Manila (CNN Philippines Life) — Madrid Fusión Manila tags itself as an "international gastronomy expo," one where the best of chefs, here and abroad, share what they know of one of the rare things that bind the world together: food. For a pedestrian newcomer, however, the food congress at the SMX Convention Center looks like this: a wonderland of organic produce, local ingredients, regional cuisine, and foreign fare over at the second floor, where trade exhibitions are held, and a showcase of different chefs churning out their own renditions of plates based on a theme or a key ingredient, at the first floor, where regional lunches are served.
On its first day, the spotlight for the regional lunches is on the ubiquitous white grain that most Filipinos can't live without: rice. Specifically, these are heirloom rice varieties passed on from generation to generation, whose flavors differ subtly from the usual varieties sold in markets. To focus on rice is also to focus on farming as a source of livelihood, and incidentally the need for more farmers, whose numbers are decreasing as agriculture faces a decline.
Here's a glimpse of what they served.
Happy Ongpauco-Tiu (Pamana Restaurant and Tsokolateria) serves heirloom tacos. In photo is Ifugao black rice tortilla with pickled vegetables, fruits in gata, and Batangas bulalo carne asada. Photo by GABBY CANTERO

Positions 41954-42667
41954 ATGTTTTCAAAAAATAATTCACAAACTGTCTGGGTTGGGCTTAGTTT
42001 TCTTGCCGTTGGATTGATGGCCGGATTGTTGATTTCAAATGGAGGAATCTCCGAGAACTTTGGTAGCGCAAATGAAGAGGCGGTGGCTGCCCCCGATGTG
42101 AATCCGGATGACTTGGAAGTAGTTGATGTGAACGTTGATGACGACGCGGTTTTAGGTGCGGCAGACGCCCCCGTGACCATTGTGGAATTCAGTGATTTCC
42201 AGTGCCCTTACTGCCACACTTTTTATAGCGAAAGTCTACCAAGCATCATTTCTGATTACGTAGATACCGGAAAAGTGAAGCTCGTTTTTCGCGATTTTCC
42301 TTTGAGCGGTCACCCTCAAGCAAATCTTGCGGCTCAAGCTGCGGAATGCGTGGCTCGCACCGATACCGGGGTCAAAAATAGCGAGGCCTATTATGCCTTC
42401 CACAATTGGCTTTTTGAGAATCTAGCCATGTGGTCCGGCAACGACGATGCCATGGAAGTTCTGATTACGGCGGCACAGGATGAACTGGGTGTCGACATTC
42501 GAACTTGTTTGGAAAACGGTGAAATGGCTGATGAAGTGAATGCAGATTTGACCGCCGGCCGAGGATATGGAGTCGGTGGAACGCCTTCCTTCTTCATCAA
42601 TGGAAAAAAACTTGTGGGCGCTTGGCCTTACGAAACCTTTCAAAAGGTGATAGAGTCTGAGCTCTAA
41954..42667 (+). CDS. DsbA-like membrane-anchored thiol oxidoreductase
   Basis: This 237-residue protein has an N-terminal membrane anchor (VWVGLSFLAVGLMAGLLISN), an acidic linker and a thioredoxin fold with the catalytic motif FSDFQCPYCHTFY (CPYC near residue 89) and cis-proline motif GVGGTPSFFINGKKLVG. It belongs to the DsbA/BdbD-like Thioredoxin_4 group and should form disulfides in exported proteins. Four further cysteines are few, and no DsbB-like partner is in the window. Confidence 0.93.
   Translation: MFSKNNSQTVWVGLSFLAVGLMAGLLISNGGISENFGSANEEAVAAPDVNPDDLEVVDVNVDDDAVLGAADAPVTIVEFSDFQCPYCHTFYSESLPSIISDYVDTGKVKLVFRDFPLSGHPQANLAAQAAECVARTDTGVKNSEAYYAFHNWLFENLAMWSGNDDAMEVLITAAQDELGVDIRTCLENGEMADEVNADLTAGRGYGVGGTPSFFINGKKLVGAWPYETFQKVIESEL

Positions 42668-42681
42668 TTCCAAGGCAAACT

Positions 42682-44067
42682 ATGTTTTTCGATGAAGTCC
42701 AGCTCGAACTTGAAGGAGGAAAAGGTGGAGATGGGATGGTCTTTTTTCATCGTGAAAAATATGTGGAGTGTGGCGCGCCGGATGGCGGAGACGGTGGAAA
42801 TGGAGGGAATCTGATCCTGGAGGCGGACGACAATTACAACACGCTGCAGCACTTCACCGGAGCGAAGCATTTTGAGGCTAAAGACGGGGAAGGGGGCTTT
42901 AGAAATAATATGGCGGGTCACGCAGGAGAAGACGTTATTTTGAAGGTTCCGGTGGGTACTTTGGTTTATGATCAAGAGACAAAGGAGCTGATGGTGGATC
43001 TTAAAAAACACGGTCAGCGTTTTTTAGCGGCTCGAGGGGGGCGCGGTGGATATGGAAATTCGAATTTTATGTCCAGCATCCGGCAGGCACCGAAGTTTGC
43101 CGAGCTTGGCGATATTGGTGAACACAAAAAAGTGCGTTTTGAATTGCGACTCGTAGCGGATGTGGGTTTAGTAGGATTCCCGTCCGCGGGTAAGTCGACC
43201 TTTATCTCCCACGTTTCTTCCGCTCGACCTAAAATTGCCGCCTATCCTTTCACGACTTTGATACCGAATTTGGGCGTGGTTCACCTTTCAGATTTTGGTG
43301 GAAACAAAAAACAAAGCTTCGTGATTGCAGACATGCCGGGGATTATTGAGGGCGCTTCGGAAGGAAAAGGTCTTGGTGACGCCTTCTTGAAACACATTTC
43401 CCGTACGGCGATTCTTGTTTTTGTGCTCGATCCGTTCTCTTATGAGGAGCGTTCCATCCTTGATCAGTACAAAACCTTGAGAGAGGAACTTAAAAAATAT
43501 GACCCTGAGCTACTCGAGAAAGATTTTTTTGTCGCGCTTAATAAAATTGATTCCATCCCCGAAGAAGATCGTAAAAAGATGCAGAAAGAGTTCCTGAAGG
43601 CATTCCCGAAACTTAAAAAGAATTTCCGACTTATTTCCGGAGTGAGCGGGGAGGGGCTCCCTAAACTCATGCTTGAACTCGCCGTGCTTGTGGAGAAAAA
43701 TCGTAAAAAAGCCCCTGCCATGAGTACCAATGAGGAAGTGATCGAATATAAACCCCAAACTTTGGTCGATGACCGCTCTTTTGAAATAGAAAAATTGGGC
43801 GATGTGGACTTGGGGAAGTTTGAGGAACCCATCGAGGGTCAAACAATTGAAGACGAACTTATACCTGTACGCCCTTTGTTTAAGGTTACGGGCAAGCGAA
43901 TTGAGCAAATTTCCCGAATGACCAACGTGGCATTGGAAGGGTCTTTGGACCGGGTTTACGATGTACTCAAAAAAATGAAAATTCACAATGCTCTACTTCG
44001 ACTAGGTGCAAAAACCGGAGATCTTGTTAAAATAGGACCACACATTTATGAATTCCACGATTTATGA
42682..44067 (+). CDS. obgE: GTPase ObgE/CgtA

Dino Dizon (The Smoking Joint) calls this the WildRice smoked goat BBQ: pulled smoked goat slathered with BBQ coconut syrup sauce on top of flat rice bread. Photo by GABBY CANTERO
Hidden beneath the crunchy fermented black rice and onion mousse is ox tail, in this confection by Raul Bolledo (The Test Kitchen MNL). Photo by GABBY CONTERO
Myke "Tatung" Sarthou (Agos) takes inspiration from the indigenous Tausug in coming up with the junay with utakutak: a spiced fish nugget atop sweet sticky rice, seasoned with even spicier pamapa. Photo by GABBY CANTERO
Rice on rice: David Cruz and Paul Samson (5060 Bar and Restaurant) stuff Innawi rice balls with kesong puti, watermelon gherkin, and catfish, which comes with two sauces — burnt eggplant and balatinaw fermented rice aioli, and mustasa pesto. Photo by GABBY CANTERO
Sly Samonte and Kiddo Cosio at El Union made roasted cacao horchata, from Davao Oriental cacao and tinawon brown rice. The drink took two years of experimentation. Photo by GABBY CANTERO
Tinutong is a native Filipino merienda, a glutinous rice porridge tasting of sweet toasted monggo, cooked in coconut milk. Miko Aspiras, Kristine Lotilla, and Peachy Juban (Le Petit Souffle, Freezerburn, and Shortcrust) serve tinutungan ice cream, made with toasted brown rice and monggo with carabao's milk. Photo by GABBY CANTERO